Sir George subscribes to Robertson Smith's statement that "Mythology was no essential part of ancient religion, for it had no sacred sanction and no binding force on the worshippers." Yet on the next page (p. 148) he says: "Myths constitute a part of the serious life of the people." He also speaks of myth (p. 149) as being told "in the hushed sanctity of a great wonder," of primitive myth being "preserved in a special manner and for religious purposes" (p. 150), and (on the same page) he alludes to its "sacredness." Yet it had "no sacred sanction and no binding force "!


Mr Sidney Hartland in his Science of Fairy Tales (1890) has applied "the principles and methods which guide investigators[Pg 93] into popular traditions to a few of the most remarkable stories embodying the fairy superstitions of the Celtic and Teutonic peoples." The unity of human imagination is pleaded for. "Man's imagination," writes Mr Hartland, "like every other known power, works by fixed laws, the existence and operation of which it is possible to trace; and it works upon the same material—the external universe, the mental and moral constitution of man, and his social relations. Hence diverse as may seem at first sight the results among the cultured Europeans and the debased Hottentots, the philosophical Hindoos and the Red Indians of the Far West, they present, on a close examination, features absolutely identical.... The incidents [of story-plots] ... are not merely alike; they are often indistinguishable." Further, the anthropological standpoint is upheld. In The Legend of Perseus (1894-1896) the author has attempted to show "the dependence of the folk-tale upon custom and superstition, and to determine the place of origin of one world-famous tale."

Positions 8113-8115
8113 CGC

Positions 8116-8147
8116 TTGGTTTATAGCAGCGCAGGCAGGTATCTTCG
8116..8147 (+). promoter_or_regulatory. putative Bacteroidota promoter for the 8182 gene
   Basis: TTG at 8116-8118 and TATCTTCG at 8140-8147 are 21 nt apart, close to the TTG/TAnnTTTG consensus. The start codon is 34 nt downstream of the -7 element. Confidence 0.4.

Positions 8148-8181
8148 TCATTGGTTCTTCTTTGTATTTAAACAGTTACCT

Dr Rendel Harris of Manchester has in several works propounded mythological views of startling novelty, with a wealth of illustration and argument which do credit alike to his scholarship and his didactical skill. In his latest work, The Ascent of Olympus, which it is incumbent upon all students of myth to study, he explains the cults of Dionysus, Apollo, Artemis, and Aphrodite. In Dr Harris's view the cults of these gods are respectively cults of the ivy, the apple, the mugwort, and the mandrake, of which plants the deities in question were personifications. Early Greek religion is thus evolved from the witch-doctor's garden, and, a fortiori, Olympus itself is a later development of the hortus siccus of the medicine-man. I will not attempt to advance any criticism of Dr Harris's thesis in this place, as I freely confess that his iconoclastic conclusions stun me. He triumphs in argument, and I live in fear and trembling that in his next book he may prove that Hephæstus was evolved from a tenpenny nail, or Poseidon from a lobster, As he is strong, let us beg him to be merciful also, for if he[Pg 94] further depreciates our old mythological stock, those of us who are professional mythologists will be forced to dispose of it and begin life over again as his apprentices.